Cases reported "rectovaginal fistula"

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1/123. Five-layer repair of rectovaginal fistula using a vaginal approach. A case report.

    We present a case of a rectovaginal fistula which was revealed as an incidental finding at the time of posterior colporrhaphy. We describe a previously unreported 5-layer repair through a vaginal approach in preference to the more frequently reported approaches of endoanal flap or conversion to a fourth degree tear. The diagnosis and management of rectovaginal fistulas is discussed. ( info)

2/123. Embolization--an optional treatment for intractable hemorrhage from a malignant rectovaginal fistula: report of a case.

    PURPOSE: patients rarely have intractable hemorrhage from rectovaginal fistulas, which usually require surgical intervention. This report presents our experience with nonsurgical treatment of a high-risk patient with uncontrolled hemorrhage originating from a malignant rectovaginal fistula. methods: A 74-year-old female developed uncontrolled hemorrhage from a malignant rectovaginal fistula. Because of her poor physical condition, an embolization with metal clips of the right and left hypogastric arteries was performed, distal to the superior gluteal artery. RESULTS: Embolization was successful in controlling the rectovaginal bleeding, allowing the patient to live 12 months. She refused adjuvant radiotherapy or chemotherapy. CONCLUSIONS: Selective angiography and embolization is a worthwhile alternative in patients with uncontrolled bleeding from a malignant rectovaginal fistula who are poor candidates for surgical intervention. ( info)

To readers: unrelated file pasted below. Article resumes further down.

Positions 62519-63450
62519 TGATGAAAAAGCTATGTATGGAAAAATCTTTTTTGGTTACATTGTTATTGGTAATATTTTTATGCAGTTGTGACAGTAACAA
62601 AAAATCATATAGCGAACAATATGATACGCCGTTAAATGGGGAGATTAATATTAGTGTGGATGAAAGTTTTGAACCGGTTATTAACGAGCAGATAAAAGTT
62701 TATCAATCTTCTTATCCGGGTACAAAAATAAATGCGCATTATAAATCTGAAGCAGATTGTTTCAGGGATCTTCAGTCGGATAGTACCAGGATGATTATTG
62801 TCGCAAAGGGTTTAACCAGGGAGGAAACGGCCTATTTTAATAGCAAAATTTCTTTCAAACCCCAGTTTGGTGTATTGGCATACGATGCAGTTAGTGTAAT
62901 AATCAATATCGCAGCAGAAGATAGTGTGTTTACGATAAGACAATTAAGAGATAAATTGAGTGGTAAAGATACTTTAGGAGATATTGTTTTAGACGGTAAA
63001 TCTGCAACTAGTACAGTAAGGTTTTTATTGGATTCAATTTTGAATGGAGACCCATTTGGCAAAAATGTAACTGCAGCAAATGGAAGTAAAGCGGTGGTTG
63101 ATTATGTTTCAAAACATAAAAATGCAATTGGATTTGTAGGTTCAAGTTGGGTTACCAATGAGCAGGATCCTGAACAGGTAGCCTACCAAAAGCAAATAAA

3/123. cytomegalovirus colitis in individuals without apparent cause of immunodeficiency.